History of Dominican Republic

History of Dominican Republic

Entertaining History of Dominican Republic

History of Dominican Republic – The whole story in brief

The history of Dominican Republic, briefly about the main: Dominican Republic first appeared in 1492 on the world maps, thanks to strayed Columbus (he was looking for India, and ended up in America), called Espanola (a small Spain). Although it was nearly looked like Spain. In those days, the aborigines who called themselves kasike (cacique) – friendly and peace-loving creatures lived here. However, when someone breaks into your house and makes their own rules- even the smiling aborigine will scratch his teeth. In general, it would have been more strength for the natives and would have thrown the Spanish back to the Great Land.

But it did not work out – it was necessary to adapt. By the way, Columbus made a lot of efforts to restore good-neighborly relations between local residents and Spanish. That is why his remains are now being preserved in the special memorial complex Faro Colon in the capital of Dominican Republic. The rest of the members of his expedition, for the most part, vanished without a trace. A French fleet passed by in 1682 and it seemed to them that Spanish somehow had a lot of places on this paradise island. As a result of the special operation, Espanola was divided into two colonies – the French west and the Spanish east. Although for the sake of justice, it should be noted that Spanish still pulled over most of the blanket – behind them there were 48,734 square kilometers, and the arrogant French withdrew only 27,750 – almost in 2 times less.

The history of Dominican Republic and the emergence of Haiti.

On January 1, 1804, Westerners celebrated the new year by declaring independence. The drunken Frenchmen did not care and eventually, the western part of the island was called the Republic of Haiti. Their example was followed by espanioles in 1821, although they turned out to be much worse. As early as the following year, Haitians, who had not calmed down (such Rastafari in striped hats), overthrew the new government and established control over the whole island for a whole (or just some?) 22 years.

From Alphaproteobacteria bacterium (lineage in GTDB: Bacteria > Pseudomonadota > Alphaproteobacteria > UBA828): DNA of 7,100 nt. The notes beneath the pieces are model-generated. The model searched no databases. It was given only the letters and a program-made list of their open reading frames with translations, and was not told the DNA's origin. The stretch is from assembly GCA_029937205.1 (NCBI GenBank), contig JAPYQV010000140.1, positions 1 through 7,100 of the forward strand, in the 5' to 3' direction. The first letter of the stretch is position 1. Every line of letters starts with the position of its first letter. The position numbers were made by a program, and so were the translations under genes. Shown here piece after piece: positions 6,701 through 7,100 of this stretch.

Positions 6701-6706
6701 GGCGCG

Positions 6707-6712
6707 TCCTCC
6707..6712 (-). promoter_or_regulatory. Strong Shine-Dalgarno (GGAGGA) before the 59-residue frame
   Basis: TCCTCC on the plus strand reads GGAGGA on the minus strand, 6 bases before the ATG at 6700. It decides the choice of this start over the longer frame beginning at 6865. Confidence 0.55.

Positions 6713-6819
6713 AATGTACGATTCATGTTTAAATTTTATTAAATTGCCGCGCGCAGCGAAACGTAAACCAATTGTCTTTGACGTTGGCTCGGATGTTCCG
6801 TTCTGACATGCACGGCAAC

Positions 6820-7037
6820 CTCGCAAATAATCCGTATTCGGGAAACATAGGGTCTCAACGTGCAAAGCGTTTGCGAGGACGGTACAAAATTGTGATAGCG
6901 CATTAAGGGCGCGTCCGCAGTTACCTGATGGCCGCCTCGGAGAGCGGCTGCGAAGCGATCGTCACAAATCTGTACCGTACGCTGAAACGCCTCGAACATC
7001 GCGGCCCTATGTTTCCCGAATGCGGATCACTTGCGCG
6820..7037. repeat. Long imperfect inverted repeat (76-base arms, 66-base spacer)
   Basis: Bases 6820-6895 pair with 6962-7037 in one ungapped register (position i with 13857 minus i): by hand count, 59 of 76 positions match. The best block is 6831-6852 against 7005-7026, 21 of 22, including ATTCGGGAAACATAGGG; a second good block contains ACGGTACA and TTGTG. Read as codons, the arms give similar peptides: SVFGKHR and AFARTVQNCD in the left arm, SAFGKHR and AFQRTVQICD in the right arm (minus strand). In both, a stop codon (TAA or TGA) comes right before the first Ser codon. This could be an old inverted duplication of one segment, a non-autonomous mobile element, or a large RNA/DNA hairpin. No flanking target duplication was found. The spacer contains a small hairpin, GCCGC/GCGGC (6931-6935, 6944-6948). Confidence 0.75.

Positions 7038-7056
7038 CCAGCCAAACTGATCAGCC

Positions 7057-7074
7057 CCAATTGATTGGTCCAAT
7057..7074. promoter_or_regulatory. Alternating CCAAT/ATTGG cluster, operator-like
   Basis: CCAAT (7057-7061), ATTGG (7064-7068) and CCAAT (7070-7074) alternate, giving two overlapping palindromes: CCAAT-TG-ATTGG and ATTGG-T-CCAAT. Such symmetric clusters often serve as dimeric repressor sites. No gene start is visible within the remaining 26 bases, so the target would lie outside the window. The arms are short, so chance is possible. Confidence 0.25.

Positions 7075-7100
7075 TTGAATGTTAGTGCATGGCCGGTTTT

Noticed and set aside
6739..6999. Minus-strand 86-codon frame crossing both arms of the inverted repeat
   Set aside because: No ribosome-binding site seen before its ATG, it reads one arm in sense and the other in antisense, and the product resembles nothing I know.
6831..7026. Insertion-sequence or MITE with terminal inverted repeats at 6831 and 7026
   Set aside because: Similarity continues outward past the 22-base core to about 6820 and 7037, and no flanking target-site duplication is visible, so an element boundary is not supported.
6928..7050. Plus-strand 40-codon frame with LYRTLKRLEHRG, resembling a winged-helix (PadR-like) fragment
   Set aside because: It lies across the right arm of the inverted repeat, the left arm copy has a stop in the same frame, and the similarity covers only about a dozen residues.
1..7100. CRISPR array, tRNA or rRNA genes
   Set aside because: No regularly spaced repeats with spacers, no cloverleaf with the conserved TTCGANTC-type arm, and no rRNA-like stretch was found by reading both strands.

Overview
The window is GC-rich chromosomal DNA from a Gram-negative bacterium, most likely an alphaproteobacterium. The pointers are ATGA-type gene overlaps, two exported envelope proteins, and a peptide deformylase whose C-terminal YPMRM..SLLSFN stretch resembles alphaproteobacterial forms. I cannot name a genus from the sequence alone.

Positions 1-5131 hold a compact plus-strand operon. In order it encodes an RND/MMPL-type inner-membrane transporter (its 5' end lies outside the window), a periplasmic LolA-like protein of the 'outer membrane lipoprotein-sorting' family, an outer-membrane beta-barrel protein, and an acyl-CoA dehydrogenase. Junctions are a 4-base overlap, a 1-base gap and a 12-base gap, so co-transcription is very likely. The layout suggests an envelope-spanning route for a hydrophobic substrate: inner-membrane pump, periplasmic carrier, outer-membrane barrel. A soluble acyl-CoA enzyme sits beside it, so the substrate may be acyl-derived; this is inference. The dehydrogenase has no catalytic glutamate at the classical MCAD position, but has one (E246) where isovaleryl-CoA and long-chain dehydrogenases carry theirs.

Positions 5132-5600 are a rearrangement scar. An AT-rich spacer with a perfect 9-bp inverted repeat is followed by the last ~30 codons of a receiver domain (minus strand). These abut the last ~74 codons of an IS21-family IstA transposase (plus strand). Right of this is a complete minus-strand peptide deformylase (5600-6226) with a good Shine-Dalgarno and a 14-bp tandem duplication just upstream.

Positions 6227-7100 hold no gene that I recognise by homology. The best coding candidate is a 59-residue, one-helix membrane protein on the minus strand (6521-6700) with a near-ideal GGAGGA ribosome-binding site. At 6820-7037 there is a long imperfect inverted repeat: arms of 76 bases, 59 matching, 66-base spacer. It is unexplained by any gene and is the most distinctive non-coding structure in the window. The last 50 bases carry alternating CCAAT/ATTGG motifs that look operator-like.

That is why the independence of Dominican Republic does not begin in 1821, as it could, but since February 27, 1863. Already in the past, there was a liberation from the Haitian yoke (1861) and a new Spanish dominion (1861-1863). We must pay tribute to Spanish, who nobly granted Dominican Republic independence by themselves. That is why the state language of the Republic is still Spanish, and in general, the attitude towards the descendants here is quite warm (like the climate in general).

Dominican Republic History

However, with gaining independence in the history of Dominican Republic, the period when someone wanted to impose their dirty paws on it did not end. In 1916, under the guise of World War I, the young North American United States occupied the country for the whole eight years. Do you think because of what? It is banal… for the debts of European and Latin American banks to them. It turns out that Dominican was taken from US in a mortgage … Although at the present time between the US and Dominican Republic are maintained a warm neighborly relationship.

In particular, Dominican citizens have a unique opportunity to obtain American citizenship as a second (with Dominican), that no other country is allowed. Like any banana/coconut republic – Dominican Republic has once passed through a series of revolutions and coups. A scale smaller than the 17th year in Russia (probably because they did not have their own Lenin), but there was also an action game there.

The most famous (and at the same time the last) dictator was Rafael Leonidas Trujillo. In terms of the duration of the reign, he almost reached out to Fidel Castro and reign only 30 years, but he inherited a little inheritance for his grandchildren. He was determined by the will of the people in the nursing home in 1961 and since then the Dominican Republic has gained true freedom from someone or something, having come out on its own path. And, apparently, the right path was chosen – a way to paradise on Earth. I would not be surprised if one day the saying “All roads lead to Santo Domingo”, including our road …

Share Now

Share to Google Plus
Share to LiveJournal

Leave a Comment

Your email address will not be published. All fields are required.